Food sharing between children must be prevented by careful supervision and repeated instruction to children about this issue.
Caregivers should wash children’s hands and faces and all surfaces that were in contact with food in order to minimize accidental exposure.
Potentially offending foods should not be used in art, craft, science or other classroom projects, such as the use of peanut butter to make a bird feeder or wheat to make play dough.
Caregivers must promptly and properly administer prescribed medications in the event of an allergic reaction according to the instructions in the special care plan.
For all children with a history of anaphylaxis, and for those with peanut, tree nut, or fish allergy (whether or not they have had anaphylaxis), epinephrine must be readily available. This will usually be provided as a pre-measured dose in an auto-injector device (for example, the EpiPen® or EpiPen Junior®. Auvi-Q®, or other devices). Specific indications for administration of epinephrine should be provided in the detailed care plan.
“Epinephrine is the first drug that should be used in the emergency management of a child having a potentially life-threatening allergic reaction…There are no contraindications to the use of epinephrine for a life-threatening allergic reaction.”
“All individuals receiving emergency epinephrine should immediately be transported to a hospital even if symptoms appear to have resolved… Further treatments may be required, and therefore observation in a hospital setting is necessary. ..Additional epinephrine should be available during transport.”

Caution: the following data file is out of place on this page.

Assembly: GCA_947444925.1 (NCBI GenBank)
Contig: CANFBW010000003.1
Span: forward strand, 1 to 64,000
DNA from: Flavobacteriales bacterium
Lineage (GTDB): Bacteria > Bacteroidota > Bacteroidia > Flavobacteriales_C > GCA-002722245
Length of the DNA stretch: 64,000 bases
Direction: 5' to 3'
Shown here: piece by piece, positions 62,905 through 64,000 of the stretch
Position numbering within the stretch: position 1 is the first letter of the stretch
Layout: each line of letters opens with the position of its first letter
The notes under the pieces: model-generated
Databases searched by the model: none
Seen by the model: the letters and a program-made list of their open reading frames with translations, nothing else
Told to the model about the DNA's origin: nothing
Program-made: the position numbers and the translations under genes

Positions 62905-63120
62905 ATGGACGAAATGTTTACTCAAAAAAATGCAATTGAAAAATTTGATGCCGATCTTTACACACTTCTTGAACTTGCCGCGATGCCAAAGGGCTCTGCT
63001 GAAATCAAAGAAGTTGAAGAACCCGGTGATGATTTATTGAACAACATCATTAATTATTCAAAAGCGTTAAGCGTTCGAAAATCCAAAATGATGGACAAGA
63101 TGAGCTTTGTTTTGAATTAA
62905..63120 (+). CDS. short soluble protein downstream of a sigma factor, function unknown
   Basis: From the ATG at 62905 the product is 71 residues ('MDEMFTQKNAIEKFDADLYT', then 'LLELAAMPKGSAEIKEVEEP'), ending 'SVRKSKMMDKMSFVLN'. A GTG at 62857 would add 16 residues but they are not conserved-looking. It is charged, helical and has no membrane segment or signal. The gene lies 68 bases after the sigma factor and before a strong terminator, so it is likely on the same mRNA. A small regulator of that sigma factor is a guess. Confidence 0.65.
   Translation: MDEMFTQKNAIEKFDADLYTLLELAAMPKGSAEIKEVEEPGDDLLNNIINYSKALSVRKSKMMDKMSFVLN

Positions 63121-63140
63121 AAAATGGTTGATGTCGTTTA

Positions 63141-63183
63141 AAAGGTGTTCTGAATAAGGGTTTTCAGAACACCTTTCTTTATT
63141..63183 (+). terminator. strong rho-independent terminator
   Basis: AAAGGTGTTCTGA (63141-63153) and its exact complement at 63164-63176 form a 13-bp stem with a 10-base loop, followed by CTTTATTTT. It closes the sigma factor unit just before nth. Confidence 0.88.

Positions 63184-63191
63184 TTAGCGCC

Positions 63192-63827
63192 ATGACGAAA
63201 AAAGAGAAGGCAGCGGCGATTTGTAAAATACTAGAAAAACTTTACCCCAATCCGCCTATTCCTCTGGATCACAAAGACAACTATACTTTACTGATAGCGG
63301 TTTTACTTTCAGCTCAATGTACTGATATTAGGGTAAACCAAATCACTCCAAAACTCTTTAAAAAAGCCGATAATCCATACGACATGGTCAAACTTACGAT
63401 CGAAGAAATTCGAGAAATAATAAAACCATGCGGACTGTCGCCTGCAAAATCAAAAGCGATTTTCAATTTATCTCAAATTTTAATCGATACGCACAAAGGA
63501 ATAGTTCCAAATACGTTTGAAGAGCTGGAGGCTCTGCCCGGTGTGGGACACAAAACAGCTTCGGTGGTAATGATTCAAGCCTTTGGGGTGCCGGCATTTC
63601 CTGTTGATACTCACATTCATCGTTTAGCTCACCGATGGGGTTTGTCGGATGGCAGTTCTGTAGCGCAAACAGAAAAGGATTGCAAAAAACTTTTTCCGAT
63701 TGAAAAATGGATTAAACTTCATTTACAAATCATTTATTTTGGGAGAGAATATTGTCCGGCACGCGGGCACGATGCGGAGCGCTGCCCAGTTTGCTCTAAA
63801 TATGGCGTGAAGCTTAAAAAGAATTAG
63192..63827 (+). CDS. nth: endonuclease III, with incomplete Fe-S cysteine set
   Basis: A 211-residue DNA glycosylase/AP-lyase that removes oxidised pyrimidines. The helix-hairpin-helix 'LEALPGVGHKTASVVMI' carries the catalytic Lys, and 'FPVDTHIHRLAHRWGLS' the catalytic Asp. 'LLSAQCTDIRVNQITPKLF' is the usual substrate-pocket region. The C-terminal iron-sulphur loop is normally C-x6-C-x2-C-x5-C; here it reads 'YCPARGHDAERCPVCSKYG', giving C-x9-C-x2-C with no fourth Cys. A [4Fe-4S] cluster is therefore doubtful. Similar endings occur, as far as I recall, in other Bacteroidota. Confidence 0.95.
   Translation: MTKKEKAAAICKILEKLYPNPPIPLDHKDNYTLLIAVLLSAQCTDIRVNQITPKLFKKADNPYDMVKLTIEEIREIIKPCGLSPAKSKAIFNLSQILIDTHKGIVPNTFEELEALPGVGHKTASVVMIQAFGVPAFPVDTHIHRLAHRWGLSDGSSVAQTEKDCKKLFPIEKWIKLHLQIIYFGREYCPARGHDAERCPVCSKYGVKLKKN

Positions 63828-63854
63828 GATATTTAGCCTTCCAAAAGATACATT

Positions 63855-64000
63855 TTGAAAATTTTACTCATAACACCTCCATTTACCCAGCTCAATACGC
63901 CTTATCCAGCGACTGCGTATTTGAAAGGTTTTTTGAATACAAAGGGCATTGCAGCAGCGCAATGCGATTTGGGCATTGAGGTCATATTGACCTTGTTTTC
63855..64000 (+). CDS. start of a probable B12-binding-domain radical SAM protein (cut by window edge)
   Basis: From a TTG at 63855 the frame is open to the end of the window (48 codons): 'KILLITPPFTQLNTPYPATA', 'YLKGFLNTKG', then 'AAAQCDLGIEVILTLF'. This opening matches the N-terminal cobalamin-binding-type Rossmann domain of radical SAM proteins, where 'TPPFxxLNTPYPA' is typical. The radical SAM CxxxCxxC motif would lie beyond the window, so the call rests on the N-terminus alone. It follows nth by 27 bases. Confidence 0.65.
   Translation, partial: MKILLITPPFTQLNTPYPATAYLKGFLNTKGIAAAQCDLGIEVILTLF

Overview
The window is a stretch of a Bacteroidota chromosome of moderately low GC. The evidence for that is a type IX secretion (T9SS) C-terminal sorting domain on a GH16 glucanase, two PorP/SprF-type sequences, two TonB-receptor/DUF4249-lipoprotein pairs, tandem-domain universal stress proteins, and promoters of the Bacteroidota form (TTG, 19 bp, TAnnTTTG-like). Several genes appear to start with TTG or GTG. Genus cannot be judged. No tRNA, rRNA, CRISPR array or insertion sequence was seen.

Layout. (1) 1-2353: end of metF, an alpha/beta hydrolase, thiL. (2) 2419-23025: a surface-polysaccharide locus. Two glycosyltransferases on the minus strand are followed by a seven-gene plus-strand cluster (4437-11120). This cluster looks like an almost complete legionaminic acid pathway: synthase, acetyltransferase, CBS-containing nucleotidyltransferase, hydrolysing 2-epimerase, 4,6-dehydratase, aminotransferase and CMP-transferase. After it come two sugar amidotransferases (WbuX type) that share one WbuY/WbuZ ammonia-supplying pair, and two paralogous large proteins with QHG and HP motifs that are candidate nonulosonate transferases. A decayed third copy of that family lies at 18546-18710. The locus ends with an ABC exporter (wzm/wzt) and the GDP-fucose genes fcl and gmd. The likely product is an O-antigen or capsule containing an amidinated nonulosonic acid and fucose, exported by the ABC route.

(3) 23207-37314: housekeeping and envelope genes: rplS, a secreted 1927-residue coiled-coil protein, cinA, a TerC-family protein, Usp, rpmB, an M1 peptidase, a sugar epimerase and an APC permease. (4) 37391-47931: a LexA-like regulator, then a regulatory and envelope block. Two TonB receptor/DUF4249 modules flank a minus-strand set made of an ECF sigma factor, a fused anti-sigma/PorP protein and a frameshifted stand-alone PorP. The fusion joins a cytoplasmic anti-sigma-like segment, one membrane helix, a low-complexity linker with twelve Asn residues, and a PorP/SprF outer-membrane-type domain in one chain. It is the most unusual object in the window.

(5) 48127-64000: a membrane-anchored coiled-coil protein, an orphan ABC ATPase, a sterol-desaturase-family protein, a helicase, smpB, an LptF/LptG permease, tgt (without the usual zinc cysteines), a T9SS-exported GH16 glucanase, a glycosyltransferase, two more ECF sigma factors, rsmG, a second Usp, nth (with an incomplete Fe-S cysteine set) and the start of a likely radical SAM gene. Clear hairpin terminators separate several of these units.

From American Academy of Allergy, Asthma and Immunology (AAAAI) Position Statement. Treatment Strategies.
In virtually all cases, Emergency Medical Services (EMS) should be called immediately and children should be transported to the emergency room by ambulance after the administration of epinephrine. (Prior to bringing the food-allergic child into the child care setting, EMS should be contacted to determine whether they routinely carry epinephrine.)
Caregivers should be equipped with a cell phone or other communication device at all times for emergencies.
In general, the facility must:
Notify the parents of any suspected allergic reactions, the ingestion of the problem food, or contact with the problem food, even if a reaction did not occur. (Sometimes, the food allergy reaction may occur at the child care facility for the first time.)
Notify the child’s physician if the facility has had to treat the child for a food allergic reaction.
Contact the emergency medical services (EMS) system immediately whenever epinephrine has been administered.
Notify parents of all children in the child’s class to avoid their bringing any known allergens in class treats or special foods into the child care setting.
Post individual children’s food allergies prominently in the classroom and/or wherever food is served.
Routinely carry the written child care plan for the child with allergies on field trips or transport out of the child care setting.
Prohibit eating and/or trading of food on buses or vans used to transport children.
Choose field trips carefully to avoid potential allergen exposure.
Avoid meals that may be food allergy-related on field trips.
Train staff in how to read product labels and recognize food allergens.
Train staff regarding cross-contamination of food allergens, or the cooking or serving of different foods with the same utensils and surfaces, as well as the clean-up of different foods with the same sponge, which poses a serious risk to a child with food allergies.
Conduct practice drills periodically.
This information is based, in part, on Caring for Our Children: National Health and Safety Performance Standards, Standard 4.010, National Resource Center for Health & Safety in Child Care, http://nrckids.org.